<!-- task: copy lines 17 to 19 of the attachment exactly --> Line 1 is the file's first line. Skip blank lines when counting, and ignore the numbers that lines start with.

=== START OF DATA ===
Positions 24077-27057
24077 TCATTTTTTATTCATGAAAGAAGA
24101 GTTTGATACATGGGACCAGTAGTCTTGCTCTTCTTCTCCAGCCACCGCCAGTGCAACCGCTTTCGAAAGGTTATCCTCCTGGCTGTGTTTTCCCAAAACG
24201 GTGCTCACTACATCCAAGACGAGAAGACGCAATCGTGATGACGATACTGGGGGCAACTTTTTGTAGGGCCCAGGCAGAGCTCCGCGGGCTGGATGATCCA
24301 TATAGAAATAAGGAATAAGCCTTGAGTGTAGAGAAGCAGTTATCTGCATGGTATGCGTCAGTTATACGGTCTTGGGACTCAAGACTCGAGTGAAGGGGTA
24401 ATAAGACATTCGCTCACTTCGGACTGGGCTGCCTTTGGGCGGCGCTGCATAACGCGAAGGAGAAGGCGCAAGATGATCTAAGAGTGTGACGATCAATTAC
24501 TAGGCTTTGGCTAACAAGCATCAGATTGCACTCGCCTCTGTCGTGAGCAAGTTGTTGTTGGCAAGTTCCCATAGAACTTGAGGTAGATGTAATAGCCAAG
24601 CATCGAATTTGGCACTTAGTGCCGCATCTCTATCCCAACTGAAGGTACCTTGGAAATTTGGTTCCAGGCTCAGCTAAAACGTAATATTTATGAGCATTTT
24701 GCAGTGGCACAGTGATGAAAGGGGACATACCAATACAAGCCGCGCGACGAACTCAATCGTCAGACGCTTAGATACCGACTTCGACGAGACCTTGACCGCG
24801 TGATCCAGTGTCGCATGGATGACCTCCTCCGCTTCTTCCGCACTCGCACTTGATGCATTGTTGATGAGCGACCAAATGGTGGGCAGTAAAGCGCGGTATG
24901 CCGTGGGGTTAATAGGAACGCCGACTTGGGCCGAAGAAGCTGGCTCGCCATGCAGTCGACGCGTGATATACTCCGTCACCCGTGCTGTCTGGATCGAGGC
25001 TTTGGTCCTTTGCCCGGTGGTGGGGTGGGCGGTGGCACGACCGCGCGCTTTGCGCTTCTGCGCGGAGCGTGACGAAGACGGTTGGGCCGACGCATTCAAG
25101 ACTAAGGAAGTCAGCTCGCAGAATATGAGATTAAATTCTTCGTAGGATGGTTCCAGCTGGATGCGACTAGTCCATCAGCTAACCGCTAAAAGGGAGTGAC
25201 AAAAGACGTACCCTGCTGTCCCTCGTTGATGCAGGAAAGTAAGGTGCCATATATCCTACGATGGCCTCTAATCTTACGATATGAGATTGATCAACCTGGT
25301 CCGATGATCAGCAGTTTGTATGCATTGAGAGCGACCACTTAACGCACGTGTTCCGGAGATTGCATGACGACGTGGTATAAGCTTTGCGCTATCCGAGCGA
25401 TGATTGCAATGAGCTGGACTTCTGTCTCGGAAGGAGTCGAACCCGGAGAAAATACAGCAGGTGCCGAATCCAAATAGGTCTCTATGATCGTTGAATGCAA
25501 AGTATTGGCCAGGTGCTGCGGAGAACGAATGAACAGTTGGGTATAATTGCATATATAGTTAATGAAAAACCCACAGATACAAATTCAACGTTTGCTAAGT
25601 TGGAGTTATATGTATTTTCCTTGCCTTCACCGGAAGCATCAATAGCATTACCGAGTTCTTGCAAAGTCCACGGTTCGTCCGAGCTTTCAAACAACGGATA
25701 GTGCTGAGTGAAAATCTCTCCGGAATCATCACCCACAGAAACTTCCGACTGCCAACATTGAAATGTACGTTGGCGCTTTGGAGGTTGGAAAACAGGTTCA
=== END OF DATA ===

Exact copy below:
25501 AGTATTGGCCAGGTGCTGCGGAGAACGAATGAACAGTTGGGTATAATTGCATATATAGTTAATGAAAAACCCACAGATACAAATTCAACGTTTGCTAAGT
25601 TGGAGTTATATGTATTTTCCTTGCCTTCACCGGAAGCATCAATAGCATTACCGAGTTCTTGCAAAGTCCACGGTTCGTCCGAGCTTTCAAACAACGGATA
25701 GTGCTGAGTGAAAATCTCTCCGGAATCATCACCCACAGAAACTTCCGACTGCCAACATTGAAATGTACGTTGGCGCTTTGGAGGTTGGAAAACAGGTTCA